Jacob Housman of Indian Key was involved in salvage court with a French ship, the Vigilant, which had run aground near present-day Marathon. He was found guilty of consorting with the ship's master to cheat the ship's owner. Evidently Housman and the ship's master split the reward. In this case there were $32,000 in coins aboard. To learn more about Mr. Housman go to the History of Indian Key. 

     The courts employed 13 rules of wrecking which are quite involved so I will only summarize. These were legal rules and defined all parties, dealt with collusion, licensing, discrimination, bribery, price fixing, using a disaster to make a profit, wharfage, providing the ship's master with a copy of rules, rights of the master wrecker, et cetera. 

     The wrecking ship and its master had to be licensed; its owner's name only had to be recorded. The ones who really got rich were the ship owners and warehouse owners. William Curry, John Lowe and Asa Tift of Key West are good examples. 

     Consortiums existed when various ships worked together. There were basically two types of consortships, one more or less permanent and another which applied only to a specific shipwreck and was null and void after that specific salvage. 

     Wreckers also rewarded agents, such as fishermen, who reported a shipwreck to them. Being the first to arrive at the wreck site meant being capable of being the "wrecking master," who could, but not necessarily, receive a larger reward. This designate also was able to choose other wreckers which he wanted to assist in the project. The ship's master could choose whomever he wished to be the master wrecker or none; however, in any circumstance other than a simple low tide grounding, he usually needed assistance as soon as the first wrecker arrived on the scene. 

     Ideally, only sufficient cargo should be removed to float the ship free at the next high tide. Often this required the assistance of other wreckers, who would divide a reduced number of shares of the first, or master wrecker. There is a case where a beer-laden ship was salvaged and considerable cargo was consumed in the process. The court decreed no additional fees. In another case, the wreckers consumed considerable food from the wrecked ship and the judge deducted this from the award.

      At this point for additional reading, I wish to offer portion of a diary written in 1931 by a Key West attorney - William R. Hackley. The latter portion of this portion is relative to wrecking industry. If interested Please Click HERE.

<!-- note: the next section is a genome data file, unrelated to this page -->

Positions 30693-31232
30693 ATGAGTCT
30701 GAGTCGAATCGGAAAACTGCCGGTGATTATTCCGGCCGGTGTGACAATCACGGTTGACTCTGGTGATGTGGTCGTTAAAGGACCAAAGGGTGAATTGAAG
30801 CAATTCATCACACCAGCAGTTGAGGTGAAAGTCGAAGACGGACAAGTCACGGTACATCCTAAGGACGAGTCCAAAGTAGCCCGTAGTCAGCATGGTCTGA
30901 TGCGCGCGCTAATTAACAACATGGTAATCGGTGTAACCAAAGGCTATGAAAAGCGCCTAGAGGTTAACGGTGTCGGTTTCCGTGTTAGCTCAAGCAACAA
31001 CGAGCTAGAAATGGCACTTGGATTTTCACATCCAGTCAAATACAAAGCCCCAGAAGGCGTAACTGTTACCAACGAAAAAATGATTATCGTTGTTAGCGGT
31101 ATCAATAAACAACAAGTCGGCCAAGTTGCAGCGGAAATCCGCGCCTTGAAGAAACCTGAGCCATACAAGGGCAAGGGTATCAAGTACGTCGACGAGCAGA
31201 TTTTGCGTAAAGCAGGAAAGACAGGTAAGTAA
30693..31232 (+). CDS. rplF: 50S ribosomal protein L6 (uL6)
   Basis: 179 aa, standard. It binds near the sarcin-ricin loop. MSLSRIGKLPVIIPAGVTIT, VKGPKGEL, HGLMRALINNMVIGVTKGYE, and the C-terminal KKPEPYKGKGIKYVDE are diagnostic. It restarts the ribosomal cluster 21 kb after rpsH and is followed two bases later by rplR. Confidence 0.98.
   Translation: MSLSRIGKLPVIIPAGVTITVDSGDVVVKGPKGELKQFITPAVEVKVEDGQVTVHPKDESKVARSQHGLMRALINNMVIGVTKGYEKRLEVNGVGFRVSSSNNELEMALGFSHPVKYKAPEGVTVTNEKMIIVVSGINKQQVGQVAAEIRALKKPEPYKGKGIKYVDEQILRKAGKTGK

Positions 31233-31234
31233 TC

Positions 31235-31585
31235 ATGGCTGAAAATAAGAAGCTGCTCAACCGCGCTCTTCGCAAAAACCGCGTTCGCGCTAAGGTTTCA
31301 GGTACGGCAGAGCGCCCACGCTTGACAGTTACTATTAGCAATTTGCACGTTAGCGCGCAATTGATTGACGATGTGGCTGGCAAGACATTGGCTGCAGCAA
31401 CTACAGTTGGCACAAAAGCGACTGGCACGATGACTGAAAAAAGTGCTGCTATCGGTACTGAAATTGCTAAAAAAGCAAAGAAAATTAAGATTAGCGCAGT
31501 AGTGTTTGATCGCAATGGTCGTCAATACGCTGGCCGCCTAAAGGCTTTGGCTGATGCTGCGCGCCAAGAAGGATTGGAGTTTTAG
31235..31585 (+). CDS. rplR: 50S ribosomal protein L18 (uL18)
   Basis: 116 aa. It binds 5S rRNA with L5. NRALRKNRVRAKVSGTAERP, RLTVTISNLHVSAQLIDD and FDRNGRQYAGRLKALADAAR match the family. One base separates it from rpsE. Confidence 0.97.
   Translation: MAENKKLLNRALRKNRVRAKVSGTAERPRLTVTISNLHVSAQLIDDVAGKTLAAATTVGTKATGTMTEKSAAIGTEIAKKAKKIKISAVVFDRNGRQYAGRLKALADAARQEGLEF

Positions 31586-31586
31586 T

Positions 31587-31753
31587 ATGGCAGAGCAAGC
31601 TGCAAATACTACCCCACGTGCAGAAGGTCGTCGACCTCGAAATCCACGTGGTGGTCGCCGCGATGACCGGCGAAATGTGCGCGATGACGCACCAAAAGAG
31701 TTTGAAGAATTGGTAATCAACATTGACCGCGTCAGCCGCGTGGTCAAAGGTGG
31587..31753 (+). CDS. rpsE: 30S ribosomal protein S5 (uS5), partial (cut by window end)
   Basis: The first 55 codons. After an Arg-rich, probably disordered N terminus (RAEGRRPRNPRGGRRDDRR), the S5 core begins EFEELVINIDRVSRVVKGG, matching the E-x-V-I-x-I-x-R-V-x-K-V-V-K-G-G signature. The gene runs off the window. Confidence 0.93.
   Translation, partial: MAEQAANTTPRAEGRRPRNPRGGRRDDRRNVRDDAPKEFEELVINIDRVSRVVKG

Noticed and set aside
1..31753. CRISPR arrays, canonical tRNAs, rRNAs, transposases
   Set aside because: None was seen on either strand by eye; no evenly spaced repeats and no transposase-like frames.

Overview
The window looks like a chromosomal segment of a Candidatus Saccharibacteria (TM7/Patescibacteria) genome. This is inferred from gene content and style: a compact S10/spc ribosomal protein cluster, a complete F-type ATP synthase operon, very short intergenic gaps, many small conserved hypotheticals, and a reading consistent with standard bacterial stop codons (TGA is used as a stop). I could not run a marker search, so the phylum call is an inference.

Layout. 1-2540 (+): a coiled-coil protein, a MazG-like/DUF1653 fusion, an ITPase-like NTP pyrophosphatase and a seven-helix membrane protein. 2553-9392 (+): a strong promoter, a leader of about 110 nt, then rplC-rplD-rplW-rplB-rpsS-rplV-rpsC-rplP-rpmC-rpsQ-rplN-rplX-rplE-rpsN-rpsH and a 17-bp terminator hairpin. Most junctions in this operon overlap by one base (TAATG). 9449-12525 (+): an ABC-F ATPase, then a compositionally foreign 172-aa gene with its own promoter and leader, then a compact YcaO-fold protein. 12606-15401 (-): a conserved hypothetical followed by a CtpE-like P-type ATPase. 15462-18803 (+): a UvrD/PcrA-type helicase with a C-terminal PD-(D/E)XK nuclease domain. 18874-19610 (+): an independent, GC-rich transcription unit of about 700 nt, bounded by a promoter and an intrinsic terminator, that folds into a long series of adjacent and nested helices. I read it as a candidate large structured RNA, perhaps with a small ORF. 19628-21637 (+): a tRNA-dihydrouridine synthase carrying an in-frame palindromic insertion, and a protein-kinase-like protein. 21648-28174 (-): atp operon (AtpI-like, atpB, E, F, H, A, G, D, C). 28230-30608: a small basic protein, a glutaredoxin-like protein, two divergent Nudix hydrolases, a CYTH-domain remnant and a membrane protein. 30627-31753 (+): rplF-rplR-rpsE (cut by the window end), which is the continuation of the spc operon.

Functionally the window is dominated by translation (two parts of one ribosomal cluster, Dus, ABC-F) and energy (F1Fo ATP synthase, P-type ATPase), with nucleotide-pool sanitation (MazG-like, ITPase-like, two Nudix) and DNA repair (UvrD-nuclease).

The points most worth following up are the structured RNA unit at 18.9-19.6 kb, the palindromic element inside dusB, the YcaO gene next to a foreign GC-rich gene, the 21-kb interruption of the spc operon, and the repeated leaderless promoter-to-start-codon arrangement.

The wrecking industry began to wind down with the advent of effective lighthouses. Cape Florida, Sand Key and Dry Tortugas had lighthouses since the 1820s. Many of the wrecks, though, were occurring in the Upper Keys. The Carysfort lighthouse was lit in 1852. Possibly before, at the same time or later were a series of fixed iron day beacons along the outer edge of the refine. According to a 1855 dated U. S. Coast Survey chart each beacon had an alphabet letter from A through P and “Erected by Lieut. James Totten U. S. Army.” The letter “A” was at Eastern Sambo off of Key West and the last was “Beacon P” off of Fowey Rocks south of Cape Florida. The total height of the beacon assembly was about 45 feet depending on the water depth. Each beacon had a five-foot square lettered vane that rotated with the wind direction and a 3 foot wide and five foot high cylinder of hoop iron on top. Some remains can still be found. 

     The Sombrero Reef lighthouse off of Marathon was placed into operation in 1858. Slowly navigation was improved with the addition of lighthouses at Alligator (1873), Fowey (1878), American Shoal (1880) and Rebecca Shoal (1886). The advent of the steam powered steamship -steerable regardless of wind conditions- doomed wrecking as an industry. As a time reference, steam powered ships were fairly common by the end of the Civil War. 

     The grounding of the steamship Alicia of Bilbao on Ajax Reef off Miami while en route to Havana is usually acknowledged as the end of the wrecking industry. The year was 1905 and wreckers came from many parts to assist. Captain "Hog" Johnson was the master wrecker. With much of the cargo was removed, the ship was floated only to be sunk again the next day in a severe wind squall. 

     For further information, all of the records of each shipwreck are in the Miami and Key West libraries. They are known as admiralty records, but are officially titled The Federal Court, Southern District of Florida, Setting in Admiralty. 

     The Wrecking License Bureau of the court closed in 1921. The last known licensed wrecker, Captain Chet Alexander, passed away in 1984 -the final curtain. 

     The book and movie, "Reap the Wild Wind," starring John Wayne, Ray Milland and Paulette Goddard set in 1840 dramatized the life of the Key West wrecking industry. Check your local library.